The legal system relies on those persons within it to tell the truth. All parties, the lawyers and judges are expected to be honest at all times!
When testifying a witnesses takes an oath. This oath includes that they “swear or affirm the testimony you are about to give is the truth, the whole truth and nothing but the truth, so help you God.”
However, this oath is sometimes nothing more than mere words to the witness. Here’s the scenario: A witness is testifying about their actions. On the day in question there are photographs showing him, in his truck, parking his truck and exiting his truck, placing him where he says he was not.
Q: Whose truck is this?(shown a photo of his truck)
A: I can’t tell from the picture.
Q: Whose tag is this?(shown a photo of the tag)
A: Oh, that’s my wife’s truck.
Q: Who drives that truck?
A: We both do.
Q: Who was driving it that day?
A: I don’t know what day…
Q: Look at the date stamp on the picture.
A: Oh…that day, that was me.
Q: It’s true isn’t it that you parked your truck in front of your exes driveway?
A: You can’t tell from the picture whether I am parked or whether this is just a still shot of me driving by.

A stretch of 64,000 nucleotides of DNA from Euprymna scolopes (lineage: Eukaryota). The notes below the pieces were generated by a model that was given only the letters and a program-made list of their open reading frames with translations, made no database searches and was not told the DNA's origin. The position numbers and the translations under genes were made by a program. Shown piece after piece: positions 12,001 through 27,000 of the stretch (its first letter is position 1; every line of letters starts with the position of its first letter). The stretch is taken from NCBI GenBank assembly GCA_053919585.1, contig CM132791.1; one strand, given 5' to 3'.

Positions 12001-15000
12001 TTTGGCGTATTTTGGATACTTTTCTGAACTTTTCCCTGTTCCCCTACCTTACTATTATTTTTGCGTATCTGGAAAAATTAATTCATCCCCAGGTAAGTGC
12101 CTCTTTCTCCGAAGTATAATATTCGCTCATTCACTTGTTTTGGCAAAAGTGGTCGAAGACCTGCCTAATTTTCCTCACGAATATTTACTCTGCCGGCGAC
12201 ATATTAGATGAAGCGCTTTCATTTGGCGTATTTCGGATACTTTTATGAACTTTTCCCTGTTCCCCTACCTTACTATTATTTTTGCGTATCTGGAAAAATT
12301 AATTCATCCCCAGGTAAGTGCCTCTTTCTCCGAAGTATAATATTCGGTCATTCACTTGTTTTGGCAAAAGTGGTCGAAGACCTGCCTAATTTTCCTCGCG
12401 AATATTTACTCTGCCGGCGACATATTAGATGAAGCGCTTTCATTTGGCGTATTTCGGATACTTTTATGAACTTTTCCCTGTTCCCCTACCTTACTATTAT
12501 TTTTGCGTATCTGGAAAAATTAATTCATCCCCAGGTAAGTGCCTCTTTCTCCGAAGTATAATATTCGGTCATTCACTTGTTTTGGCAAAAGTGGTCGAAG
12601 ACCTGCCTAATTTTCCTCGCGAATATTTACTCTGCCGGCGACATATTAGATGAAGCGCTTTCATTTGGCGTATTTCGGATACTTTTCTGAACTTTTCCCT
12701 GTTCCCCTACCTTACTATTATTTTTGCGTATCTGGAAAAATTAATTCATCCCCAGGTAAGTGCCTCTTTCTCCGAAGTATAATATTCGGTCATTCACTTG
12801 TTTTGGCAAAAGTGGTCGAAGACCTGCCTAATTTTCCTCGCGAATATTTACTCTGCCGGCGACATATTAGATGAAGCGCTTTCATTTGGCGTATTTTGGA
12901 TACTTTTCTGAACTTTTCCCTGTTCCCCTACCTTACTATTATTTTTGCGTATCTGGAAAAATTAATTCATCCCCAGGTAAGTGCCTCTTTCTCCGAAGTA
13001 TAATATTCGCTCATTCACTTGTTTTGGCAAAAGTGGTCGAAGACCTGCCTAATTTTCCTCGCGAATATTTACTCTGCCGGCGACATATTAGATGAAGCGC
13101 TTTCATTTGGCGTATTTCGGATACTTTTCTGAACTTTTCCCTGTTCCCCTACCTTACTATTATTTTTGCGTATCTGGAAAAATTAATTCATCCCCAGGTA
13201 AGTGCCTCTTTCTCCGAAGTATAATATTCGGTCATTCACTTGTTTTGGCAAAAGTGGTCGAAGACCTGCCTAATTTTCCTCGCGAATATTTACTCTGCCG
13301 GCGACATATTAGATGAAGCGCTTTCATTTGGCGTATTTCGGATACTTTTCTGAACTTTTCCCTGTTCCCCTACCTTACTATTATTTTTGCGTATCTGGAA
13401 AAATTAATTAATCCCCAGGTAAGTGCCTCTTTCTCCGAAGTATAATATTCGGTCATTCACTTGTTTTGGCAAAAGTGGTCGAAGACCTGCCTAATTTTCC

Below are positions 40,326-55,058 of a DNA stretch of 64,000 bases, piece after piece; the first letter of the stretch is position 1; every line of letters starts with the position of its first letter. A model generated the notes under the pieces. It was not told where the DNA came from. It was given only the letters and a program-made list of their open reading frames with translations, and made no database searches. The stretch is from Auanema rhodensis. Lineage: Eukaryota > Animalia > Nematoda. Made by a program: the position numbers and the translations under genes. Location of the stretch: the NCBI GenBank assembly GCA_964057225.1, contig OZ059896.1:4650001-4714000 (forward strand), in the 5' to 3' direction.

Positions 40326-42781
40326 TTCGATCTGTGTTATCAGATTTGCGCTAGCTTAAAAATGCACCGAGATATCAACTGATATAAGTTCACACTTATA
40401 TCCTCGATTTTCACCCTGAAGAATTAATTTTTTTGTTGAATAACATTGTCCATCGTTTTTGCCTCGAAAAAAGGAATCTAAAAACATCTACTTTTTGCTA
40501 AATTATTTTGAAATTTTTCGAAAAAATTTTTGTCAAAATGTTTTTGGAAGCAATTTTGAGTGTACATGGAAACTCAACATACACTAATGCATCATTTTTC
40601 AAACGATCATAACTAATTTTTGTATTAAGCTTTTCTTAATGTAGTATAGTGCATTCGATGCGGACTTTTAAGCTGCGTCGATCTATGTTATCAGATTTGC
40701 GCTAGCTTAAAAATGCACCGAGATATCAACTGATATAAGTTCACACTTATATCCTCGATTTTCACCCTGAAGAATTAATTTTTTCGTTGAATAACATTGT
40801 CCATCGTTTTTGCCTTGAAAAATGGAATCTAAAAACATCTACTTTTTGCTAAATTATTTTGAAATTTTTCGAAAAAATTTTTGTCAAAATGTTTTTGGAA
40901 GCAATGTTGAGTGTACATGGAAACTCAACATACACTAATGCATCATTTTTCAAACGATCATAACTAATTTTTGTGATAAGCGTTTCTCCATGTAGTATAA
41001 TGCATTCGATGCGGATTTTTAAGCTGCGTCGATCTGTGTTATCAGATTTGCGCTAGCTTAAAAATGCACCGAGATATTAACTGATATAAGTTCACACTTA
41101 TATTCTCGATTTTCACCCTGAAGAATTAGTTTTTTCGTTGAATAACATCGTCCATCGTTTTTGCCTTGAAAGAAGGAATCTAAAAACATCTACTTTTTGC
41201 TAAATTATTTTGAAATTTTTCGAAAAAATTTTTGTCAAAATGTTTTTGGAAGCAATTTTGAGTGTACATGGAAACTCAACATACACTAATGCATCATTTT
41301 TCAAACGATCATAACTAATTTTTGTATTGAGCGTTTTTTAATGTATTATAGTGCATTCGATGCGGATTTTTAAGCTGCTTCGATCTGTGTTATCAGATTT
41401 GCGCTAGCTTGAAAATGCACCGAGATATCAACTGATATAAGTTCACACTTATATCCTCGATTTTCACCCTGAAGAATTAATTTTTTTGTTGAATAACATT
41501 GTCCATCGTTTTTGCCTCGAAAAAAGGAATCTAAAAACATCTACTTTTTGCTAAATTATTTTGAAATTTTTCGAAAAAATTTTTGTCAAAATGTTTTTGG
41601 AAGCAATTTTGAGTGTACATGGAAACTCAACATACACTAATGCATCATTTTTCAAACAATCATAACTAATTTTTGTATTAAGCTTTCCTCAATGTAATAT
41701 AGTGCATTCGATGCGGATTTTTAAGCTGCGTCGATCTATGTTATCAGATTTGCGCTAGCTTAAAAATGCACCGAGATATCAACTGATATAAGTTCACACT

Q: This next photograph is of your truck with the driver’s door open and you getting out, correct?
Q: Who is that in that green t-shirt?
A: I can’t tell from the picture who that is. (It’s him!)
Judges apply the smell test to determine your veracity, your truthfulness. This fellow’s testimony did NOT pass the smell test. He knew he was NOT telling the whole truth. He lost his credibility on something seemingly trivial. Judges listen intently and judge you. That is their job. If you lie about little things or are “cute” with your answers then they may assume you’ll lie about big things.
Matthew Thompson is a Divorce Lawyer in Mississippi and recommends you tell the truth and nothing but the truth…but only answer what is asked.
You may also contact Matthew with your family law case, question or concern at (601) 850-8000 or Matthew@bowtielawyer.ms.